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Simple way to disable iPhone feature after police issue safety warning

Simple way to disable iPhone feature after police issue safety warning

This easy trick might give you a bit more peace of mind.

You might have seen police warnings around a new feature in Apple's latest iOS update.

Dubbed 'NameDrop', it lets you share contact details with nearby iPhones or Apple Watches - similar to AirDrop, but with your phone number. All you have to do is hold the two devices near each other and choose to share your details or accept someone else's.

It sounds like a nice new addition, but various police departments in America have spoken out about security concerns.

For example, Watertown Connecticut Police Department posted on Facebook on November 26: "With the new Apple update “NameDrop” is enabled by default.

"With this feature enabled, anyone can place their phone next to yours (or your child’s phone) and automatically receive their contact information to include their picture, phone number, email address and more, with a tap of your unlocked screen."

However, the exchange of information doesn't quite happen automatically - if you want to use NameDrop first you have to put your device near the other person's, tap 'Share' or 'Receive Only', Wired says.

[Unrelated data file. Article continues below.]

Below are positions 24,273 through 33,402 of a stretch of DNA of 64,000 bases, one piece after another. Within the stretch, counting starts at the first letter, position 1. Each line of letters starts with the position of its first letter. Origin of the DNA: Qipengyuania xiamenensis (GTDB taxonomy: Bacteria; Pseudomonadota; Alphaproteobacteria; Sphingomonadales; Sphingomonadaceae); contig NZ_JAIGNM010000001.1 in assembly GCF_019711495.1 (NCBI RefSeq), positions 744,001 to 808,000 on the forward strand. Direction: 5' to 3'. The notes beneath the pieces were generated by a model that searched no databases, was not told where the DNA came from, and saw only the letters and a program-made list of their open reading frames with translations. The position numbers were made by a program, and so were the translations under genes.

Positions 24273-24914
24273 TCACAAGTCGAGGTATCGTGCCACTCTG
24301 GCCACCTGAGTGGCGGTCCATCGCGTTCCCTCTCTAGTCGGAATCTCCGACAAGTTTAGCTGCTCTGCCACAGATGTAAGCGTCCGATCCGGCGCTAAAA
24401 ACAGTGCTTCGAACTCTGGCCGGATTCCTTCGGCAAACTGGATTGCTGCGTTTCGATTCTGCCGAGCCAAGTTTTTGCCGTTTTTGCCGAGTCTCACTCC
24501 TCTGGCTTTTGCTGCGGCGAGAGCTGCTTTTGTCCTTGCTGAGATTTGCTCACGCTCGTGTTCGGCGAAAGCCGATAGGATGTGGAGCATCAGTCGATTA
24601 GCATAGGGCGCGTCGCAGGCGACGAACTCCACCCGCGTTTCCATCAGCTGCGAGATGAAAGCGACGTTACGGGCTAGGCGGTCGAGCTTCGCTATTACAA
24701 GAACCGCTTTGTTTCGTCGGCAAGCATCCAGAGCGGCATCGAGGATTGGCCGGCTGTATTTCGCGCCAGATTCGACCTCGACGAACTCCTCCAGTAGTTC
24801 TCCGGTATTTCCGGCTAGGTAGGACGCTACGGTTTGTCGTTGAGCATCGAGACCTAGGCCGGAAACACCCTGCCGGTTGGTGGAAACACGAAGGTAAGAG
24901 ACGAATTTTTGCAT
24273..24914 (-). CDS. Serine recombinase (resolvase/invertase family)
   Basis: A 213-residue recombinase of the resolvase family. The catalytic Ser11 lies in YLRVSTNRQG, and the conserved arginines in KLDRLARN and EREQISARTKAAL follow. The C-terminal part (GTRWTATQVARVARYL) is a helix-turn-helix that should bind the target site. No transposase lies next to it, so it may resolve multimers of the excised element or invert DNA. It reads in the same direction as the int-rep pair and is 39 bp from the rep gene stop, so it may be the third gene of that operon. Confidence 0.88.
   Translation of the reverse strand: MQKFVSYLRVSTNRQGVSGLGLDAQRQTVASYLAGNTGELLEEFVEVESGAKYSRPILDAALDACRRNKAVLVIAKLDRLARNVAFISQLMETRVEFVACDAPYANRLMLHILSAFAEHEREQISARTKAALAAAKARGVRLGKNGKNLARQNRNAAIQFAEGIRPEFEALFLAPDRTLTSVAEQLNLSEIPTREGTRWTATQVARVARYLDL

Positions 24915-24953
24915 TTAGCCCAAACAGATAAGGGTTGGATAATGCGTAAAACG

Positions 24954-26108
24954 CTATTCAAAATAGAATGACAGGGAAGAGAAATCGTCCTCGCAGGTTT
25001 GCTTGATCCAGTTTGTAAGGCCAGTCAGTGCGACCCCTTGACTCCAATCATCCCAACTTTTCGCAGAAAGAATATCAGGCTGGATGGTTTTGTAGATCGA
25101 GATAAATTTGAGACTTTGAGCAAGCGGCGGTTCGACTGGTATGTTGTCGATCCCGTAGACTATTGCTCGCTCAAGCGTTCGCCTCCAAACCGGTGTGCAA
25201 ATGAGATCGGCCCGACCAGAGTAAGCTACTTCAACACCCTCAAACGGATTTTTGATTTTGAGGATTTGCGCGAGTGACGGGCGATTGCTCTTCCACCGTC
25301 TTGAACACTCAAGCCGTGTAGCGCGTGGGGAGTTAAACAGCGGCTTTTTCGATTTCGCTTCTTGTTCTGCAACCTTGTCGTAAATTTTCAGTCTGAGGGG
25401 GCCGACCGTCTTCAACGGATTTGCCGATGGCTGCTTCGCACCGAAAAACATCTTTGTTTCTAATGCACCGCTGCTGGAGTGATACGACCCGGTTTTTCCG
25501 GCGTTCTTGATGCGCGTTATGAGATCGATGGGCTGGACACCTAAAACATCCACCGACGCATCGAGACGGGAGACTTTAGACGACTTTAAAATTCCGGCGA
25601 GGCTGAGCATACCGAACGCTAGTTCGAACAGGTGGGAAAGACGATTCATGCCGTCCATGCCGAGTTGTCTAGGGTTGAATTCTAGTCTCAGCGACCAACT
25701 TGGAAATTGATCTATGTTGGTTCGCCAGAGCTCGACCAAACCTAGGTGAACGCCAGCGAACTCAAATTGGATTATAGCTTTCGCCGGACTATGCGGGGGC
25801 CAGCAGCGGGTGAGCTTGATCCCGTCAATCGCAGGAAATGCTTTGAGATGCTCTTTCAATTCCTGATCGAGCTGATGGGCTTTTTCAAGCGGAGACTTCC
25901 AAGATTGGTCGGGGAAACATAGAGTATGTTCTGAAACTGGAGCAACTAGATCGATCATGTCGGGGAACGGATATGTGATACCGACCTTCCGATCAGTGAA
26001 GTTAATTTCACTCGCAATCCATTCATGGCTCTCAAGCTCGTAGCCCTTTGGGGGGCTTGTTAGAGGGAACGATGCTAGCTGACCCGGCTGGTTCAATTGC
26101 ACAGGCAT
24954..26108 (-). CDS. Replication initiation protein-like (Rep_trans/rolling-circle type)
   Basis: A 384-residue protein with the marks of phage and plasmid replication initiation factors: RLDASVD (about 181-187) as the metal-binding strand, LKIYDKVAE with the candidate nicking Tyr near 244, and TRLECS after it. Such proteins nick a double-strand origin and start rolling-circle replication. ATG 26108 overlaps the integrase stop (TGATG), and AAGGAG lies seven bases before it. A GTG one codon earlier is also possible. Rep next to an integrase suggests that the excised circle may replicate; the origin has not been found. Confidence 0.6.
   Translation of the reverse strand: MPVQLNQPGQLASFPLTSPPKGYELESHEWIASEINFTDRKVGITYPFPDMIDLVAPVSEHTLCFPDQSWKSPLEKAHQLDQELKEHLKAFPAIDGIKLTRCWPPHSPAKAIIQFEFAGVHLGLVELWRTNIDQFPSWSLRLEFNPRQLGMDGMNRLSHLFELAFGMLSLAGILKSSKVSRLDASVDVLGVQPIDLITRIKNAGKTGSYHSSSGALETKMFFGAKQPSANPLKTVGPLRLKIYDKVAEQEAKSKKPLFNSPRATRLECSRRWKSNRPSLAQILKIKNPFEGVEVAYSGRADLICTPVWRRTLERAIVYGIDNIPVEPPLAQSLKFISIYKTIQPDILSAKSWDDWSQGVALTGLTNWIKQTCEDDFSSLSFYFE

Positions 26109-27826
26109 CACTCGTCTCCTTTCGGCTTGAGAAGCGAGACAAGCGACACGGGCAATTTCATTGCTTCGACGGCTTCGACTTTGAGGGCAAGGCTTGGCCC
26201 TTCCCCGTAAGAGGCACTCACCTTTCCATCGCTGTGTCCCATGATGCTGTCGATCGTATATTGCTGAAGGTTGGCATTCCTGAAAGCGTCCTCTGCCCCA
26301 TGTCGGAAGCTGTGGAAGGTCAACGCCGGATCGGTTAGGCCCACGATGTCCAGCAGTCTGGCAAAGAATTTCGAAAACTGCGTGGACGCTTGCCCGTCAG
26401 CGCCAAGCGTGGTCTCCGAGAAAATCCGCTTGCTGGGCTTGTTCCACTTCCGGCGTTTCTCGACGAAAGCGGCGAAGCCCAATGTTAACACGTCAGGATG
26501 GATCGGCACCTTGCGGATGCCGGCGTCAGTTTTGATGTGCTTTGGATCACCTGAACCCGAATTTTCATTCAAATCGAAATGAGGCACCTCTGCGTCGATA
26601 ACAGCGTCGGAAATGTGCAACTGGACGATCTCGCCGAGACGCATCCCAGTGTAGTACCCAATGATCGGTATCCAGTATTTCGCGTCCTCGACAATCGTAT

If you don't want to share or receive any information, all you have to do is lock your device as normal or move away - the transaction only works when your devices are centimetres away from each other.

While it's not like someone can nick your details by waving their phone near yours, you could be forgiven for wanting to be extra cautious.

This is what NameDrop looks like.

Luckily, it's possible to turn NameDrop off entirely - even though it's automatically enabled when you update to iOS 17.

"To disable this feature go to General - AirDrop - and shut off 'Bringing Devices Together'," notes Watertown PD.

And as an extra layer of security, the Facebook post says: "While in the AirDrop settings, make sure you have 'contacts only' set so you don’t receive unwanted pictures from strangers."

To really make sure your iPhone is secure, Wired recommends looking into which apps you're sharing your location data with - just to make sure you aren't accidentally sharing your location with anyone you don't want to.

The debate over NameDrop has been raging, with some concerned by the new update - and others not really seeing what the issue is.

NurPhoto / Contributor / Getty Images
NurPhoto / Contributor / Getty Images

"This is not correct. Firstly the automatic setting is for contacts only. Secondly your phone must be unlocked for it to work and lastly, as usual, you need to approve the transfer," wrote one Facebook user under Watertown PD's post.

While another added: "Done. Thank you for this PSA!

"Approval or NOT, thank you for sharing this information. Always helpful to know more than less!"

Apple has been contacted for comment.

Featured Image Credit: NurPhoto/Contributor / Getty / Apple